What is Fair Use?
Fair use is a limitation placed on copyright that allows members of the public to make use of copyrighted works.
As described in Section 107 of the Copyright law, fair use includes use "for purposes such as criticism, comment, news reporting, teaching (including multiple copies for classroom use), scholarship, or research." When measured against the factors of fair use, these uses are not infringements of copyright.
Note that fair use can be applied to individuals--researchers, scholars, students--as well as to classroom instructors using copyrighted material for educational purposes.
The Factors of Fair Use:
Purpose and character of the use
- Has the work simply been copied? If so, it may not be fair use.
- Has the work been transformed in some way? If it is altered significantly, used for another purpose, or appeals to a different audience, the likelier it is fair use.
- Is the work being used for nonprofit or educational purposes? If so, it is more likely to be fair use. However, there are additional considerations that educators must make when determining whether an educational use is fair.
Nature of copyrighted work
- Is the work published or unpublished? Unpublished works are less likely to be considered fair use.
- Is it out of print? If so, it is more likely to be fair use.
- Is the work factual or artistic? The more a work tends toward artistic expression, the less likely it will be fair use.
Amount and substantiality of portion used
- If the amount used is over 10% of the entire work, the use is more likely to be unfair.
- Will it adversely affect the author's economic gain? Using the "heart" or "essence" of a work is less likely fair use.
Effect of the use on the potential market for the copyrighted work
- The more the new work differs from the original, the less likely it is an infringement.
- Does the work appeal to the same audience as the original? If so, it is more likely infringement.
- Does the new work contain anything original? If it does, it is more likely fair use.
The Time factor
- Uses (particularly in the case of copying) must be brief, no more than the 10% mentioned above, and spontaneous.
- A use is spontaneous If you realize you need to make copies of an article or a chapter close to the time the copies will be used. You can make copies for students officially enrolled in your class--so long as you only do this once. If you use something repeatedly--that is from semester to semester--, it is not fair use. To continue using copies in later semesters, seek permission from the copyright holder and pay fees if required.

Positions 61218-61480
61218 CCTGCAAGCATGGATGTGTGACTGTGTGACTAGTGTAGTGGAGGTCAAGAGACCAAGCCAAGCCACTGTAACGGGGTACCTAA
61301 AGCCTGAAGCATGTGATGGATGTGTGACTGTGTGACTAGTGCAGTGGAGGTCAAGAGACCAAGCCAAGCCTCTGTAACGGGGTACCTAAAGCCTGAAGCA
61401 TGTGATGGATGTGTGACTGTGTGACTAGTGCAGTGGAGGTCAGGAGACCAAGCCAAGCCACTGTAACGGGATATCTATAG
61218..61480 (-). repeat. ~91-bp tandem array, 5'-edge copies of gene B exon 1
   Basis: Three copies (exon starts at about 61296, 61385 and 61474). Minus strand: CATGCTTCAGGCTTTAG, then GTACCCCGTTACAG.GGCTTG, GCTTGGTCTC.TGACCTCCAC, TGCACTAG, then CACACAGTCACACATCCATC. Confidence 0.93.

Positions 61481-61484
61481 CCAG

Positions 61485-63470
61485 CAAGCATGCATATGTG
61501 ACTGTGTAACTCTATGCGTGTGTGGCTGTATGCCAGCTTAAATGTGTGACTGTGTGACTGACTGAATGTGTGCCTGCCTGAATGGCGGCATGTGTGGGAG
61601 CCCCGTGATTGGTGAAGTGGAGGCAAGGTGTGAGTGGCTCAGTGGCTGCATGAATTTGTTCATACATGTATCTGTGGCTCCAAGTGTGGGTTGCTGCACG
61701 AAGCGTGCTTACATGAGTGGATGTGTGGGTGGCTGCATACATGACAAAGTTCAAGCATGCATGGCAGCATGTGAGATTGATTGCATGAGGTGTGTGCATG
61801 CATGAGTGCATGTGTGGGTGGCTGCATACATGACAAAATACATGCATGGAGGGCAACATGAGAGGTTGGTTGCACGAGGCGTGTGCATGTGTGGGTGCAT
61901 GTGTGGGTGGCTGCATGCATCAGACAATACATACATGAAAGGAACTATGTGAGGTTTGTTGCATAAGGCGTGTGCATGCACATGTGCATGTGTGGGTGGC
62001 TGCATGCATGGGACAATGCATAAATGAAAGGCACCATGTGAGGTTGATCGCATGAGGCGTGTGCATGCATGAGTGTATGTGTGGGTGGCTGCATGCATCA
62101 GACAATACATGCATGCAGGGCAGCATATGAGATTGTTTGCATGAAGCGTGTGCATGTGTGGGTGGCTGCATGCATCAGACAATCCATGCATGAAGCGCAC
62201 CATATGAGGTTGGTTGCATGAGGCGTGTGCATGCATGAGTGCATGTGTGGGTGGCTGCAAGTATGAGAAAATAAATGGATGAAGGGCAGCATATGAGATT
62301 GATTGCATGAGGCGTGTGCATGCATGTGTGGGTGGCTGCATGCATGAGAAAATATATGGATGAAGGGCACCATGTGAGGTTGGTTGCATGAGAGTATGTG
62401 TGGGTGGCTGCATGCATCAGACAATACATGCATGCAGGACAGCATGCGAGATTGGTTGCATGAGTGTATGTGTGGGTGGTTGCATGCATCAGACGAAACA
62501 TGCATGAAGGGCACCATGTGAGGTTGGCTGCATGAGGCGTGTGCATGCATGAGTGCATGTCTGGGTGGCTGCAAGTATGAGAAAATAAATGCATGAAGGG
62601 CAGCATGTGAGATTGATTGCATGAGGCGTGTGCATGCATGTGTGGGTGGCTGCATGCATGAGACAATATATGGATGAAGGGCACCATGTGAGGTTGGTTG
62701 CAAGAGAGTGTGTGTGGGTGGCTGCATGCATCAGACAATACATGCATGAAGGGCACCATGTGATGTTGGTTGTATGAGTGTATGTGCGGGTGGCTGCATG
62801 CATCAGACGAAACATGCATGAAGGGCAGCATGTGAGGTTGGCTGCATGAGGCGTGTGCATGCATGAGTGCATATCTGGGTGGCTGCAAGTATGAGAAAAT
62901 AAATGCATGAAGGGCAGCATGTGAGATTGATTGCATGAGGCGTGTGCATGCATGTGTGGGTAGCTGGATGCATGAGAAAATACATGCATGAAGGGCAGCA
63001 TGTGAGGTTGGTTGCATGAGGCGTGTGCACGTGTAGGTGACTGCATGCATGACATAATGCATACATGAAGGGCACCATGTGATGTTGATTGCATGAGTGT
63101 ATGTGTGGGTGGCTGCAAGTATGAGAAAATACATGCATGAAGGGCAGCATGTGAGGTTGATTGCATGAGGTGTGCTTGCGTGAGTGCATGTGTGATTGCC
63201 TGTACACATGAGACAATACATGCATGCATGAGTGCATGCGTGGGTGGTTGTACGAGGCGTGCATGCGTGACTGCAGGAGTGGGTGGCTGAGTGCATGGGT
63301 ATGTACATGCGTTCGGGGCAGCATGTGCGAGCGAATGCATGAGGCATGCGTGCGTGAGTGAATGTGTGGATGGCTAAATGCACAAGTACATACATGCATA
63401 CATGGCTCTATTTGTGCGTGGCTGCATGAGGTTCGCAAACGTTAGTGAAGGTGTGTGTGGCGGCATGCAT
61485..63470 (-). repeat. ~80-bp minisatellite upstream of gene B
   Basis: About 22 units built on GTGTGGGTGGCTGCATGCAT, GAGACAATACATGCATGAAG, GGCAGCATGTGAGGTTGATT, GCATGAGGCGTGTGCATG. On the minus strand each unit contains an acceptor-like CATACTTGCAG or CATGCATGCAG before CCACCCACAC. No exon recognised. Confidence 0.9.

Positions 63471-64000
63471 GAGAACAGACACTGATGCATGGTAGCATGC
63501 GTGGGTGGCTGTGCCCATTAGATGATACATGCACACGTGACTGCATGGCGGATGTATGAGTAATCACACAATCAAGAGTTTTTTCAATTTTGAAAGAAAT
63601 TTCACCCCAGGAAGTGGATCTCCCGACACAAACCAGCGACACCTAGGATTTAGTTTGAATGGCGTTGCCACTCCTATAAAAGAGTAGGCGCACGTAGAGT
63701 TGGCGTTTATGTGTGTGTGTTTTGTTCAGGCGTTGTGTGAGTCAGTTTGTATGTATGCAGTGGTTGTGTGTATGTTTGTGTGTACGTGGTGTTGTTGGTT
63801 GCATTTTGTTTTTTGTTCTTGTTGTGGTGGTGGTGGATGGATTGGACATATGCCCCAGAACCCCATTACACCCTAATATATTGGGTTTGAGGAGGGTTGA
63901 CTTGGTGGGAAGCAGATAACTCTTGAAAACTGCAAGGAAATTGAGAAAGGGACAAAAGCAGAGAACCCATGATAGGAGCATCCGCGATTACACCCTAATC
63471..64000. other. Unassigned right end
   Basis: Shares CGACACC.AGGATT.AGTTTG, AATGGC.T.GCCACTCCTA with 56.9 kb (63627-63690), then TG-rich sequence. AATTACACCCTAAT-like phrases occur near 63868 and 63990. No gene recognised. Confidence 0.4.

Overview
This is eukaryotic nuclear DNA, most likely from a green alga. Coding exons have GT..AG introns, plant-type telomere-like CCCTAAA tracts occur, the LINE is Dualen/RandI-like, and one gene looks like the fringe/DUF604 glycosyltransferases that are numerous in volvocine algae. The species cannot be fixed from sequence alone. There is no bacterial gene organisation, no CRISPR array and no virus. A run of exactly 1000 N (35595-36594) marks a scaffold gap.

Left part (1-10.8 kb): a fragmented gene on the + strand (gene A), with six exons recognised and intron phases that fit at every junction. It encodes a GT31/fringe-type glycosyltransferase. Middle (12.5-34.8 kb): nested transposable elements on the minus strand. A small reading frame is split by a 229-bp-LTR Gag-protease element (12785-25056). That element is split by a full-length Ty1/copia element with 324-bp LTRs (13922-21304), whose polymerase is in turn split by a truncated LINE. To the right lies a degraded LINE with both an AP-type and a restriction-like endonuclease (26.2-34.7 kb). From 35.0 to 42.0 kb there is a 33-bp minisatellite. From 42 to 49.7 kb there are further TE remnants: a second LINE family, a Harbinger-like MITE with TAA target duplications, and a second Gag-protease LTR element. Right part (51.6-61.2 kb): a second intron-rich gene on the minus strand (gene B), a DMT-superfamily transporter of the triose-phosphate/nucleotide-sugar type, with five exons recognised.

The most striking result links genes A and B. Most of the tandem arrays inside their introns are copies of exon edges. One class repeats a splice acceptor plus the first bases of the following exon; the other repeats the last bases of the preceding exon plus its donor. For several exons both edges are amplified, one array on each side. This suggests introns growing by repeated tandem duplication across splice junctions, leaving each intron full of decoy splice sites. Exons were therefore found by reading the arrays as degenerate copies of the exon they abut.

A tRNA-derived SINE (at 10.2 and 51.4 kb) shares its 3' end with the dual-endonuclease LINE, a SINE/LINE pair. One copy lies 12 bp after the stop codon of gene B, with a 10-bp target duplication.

Make multiple copies of works that could substitute for the purchase of books, publisher's reprints, or periodicals.
Copy the same works from semester to semester.
Copy the same material for several different courses at the same or different institutions.
Make multiple copies (that is for everyone in your class) more than nine separate times in a single semester.
What about the Internet? Isn't all that stuff free?
- Easy to access does not mean free--as in free from copyright. Assume that all works are copyrighted.
- Look for links to usage guidelines or permissions. If explicit guidelines exist, follow them.
- Whenever feasible, ask copyright owners for permission to use their work. Keep a copy of your request for permission and the permission received.
A Note on "special works"...
- These are "Works that combine language and illustrations and which are intended sometimes for children and at other times for a general audience."
- Special works should never be copied in their entirety.
- An excerpt of no more than two pages or 10%, whichever is less, is allowed.
- The use of the copies should be for one course at one school.
- The copies should include a notice of copyright acknowledging the author of the work.
Additional Information about Fair Use
- Fair Use - Center for Social Media: information on exercising fair use—find material on fair use in teaching, codes and best practice documents, and more.
- Copyright and Fair Use: Stanford University Libraries. Provides an overview of copyright issues; tracks legal cases.
- Know Your Copy Rights (PDF brochure): From the Association of Research Libraries—a chart egally use intellectual property in your teaching, often without requesting permission or paying fees.
- Library Copyright Alliance: Website of a library organization working to protect Fair Use.